Ok, this is a toal noob question. I must be missing something pretty obvious.
I'm using Coda to build web apps. I have git repositories in my local source folders that I now manage with SourceTree.
What's the SourceTree workflow to push a local repository to GitHub?
In SourceTree you can add a repository using the "Settings" button (top right):
Add a new remote repository and set the URL/path to your Github repository URL. The name can be whatever you want but for the default repository "origin" is a good option :)
The "Push" button in the menu should then allow you to select the repository you just added. Selecting the "Track" option will set up a tracking reference (it'll "link" your local branch to the given branch on the remote).
On the commandlone it looks like this:
git push -u origin master
git will automatically set up a tracking reference to that you can use git push/pull without having to explicitly add the remote and branch you want to push.
Thanks Stefan! What puzzled me was that after creating a "hosted" repository using the Create Repository button on the View > Show Hosted Repositories dialog, when I clicked on the "Push" icon it only lets me sleect "Custom" repositories.
The Setings Icon certainly lets me do it. But... It's not the most obvious UI. I need to know that clicking on the little Globe button is how I get to see my "hosted" repository list.
Many thanks for helping a bear of very little brain.
I can see why that might be confusing, it depends on how you got to the Create Repository dialog. If you got to it straight from the top-level hosted repositories view there's no link to any of your own repositories yet, which is why you have to then go into Settings in the repo to set that up. If you'd cloned the repo from GitHub then the remote would already be set up.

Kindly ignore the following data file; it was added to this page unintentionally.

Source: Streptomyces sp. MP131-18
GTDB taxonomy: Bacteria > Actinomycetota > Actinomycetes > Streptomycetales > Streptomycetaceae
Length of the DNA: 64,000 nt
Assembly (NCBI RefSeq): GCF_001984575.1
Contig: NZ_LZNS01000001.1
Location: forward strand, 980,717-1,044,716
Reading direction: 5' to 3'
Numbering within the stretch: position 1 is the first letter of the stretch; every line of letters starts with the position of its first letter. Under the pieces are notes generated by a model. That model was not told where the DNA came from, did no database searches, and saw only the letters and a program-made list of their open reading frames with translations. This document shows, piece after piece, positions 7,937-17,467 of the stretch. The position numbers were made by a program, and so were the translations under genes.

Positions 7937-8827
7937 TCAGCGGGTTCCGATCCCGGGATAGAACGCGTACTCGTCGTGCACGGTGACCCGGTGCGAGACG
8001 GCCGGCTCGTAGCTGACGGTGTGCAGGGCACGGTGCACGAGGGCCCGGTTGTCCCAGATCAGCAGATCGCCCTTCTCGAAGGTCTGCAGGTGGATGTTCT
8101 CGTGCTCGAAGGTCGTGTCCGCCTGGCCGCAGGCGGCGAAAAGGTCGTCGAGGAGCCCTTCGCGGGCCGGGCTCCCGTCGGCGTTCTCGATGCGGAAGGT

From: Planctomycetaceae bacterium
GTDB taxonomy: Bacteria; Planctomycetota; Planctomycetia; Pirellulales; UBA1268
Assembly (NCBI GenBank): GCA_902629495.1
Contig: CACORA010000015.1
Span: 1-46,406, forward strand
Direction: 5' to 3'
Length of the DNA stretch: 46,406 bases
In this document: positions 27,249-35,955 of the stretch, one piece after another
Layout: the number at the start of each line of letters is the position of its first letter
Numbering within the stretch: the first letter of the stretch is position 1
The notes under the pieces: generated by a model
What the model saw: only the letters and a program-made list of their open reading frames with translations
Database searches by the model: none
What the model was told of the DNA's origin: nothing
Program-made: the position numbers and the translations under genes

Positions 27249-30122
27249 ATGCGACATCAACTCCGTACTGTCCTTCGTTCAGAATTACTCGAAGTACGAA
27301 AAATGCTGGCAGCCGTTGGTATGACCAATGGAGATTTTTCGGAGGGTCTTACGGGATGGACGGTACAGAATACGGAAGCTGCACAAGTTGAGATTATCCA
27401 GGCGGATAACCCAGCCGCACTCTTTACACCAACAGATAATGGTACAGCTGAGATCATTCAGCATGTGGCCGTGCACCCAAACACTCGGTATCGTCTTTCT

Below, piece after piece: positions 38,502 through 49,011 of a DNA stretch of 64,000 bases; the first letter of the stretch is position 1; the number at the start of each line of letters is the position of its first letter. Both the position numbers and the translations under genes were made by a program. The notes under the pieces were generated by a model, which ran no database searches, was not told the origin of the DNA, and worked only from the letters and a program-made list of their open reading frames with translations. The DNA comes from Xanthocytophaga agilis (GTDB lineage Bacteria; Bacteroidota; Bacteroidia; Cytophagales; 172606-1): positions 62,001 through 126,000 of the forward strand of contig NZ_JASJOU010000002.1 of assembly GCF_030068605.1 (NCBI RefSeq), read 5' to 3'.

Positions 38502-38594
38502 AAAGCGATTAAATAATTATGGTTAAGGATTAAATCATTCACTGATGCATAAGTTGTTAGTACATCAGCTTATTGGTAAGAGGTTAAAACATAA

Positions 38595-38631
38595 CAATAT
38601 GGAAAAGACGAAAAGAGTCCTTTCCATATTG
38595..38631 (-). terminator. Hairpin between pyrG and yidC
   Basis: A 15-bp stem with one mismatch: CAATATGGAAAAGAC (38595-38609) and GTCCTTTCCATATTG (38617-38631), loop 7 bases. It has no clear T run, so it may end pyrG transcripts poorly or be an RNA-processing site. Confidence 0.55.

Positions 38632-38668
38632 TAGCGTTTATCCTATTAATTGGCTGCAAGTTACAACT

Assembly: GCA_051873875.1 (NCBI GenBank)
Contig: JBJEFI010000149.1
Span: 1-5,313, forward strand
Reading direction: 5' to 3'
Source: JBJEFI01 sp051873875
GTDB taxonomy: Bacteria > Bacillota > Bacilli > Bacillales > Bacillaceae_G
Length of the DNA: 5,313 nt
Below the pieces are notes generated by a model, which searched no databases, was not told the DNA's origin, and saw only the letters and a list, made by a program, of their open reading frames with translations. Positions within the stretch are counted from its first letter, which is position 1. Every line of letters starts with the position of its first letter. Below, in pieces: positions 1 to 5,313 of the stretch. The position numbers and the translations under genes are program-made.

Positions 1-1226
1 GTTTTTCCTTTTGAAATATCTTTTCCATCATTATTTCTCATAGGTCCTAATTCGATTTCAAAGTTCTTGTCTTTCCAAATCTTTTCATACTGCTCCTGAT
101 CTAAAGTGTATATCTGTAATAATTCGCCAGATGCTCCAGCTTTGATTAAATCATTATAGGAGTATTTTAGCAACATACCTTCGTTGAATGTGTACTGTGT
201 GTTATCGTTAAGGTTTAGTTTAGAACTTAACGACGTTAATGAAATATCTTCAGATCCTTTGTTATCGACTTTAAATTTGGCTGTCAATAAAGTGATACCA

In future for new repositories, what you can do is go straight via Settings in the first instance, click Add Remote, and then click the 'World' icon, which brings up the hosted window again, but in the context of this repo. You can then Create Repository from here, and then select it to set up the remote. That way the process is a bit more seamless.
You need to add the github repository as a new remote.
So first create a Github repository and after creating it, it will show you a section with the commands to add it as a remote to your local repository
It will be something like the following from the commandline
git remote add origin firstname.lastname@example.org:user/repository.git git push origin master
When my mac reboots I'll see how to do that direct in sourcetree :)
Months ago, I was walking in a huge grocery store and I went to the toys aisle and found a jigsaw puzzle that was more than 50% off, and I thought "why not? It will be fun and it can be a beautiful f...
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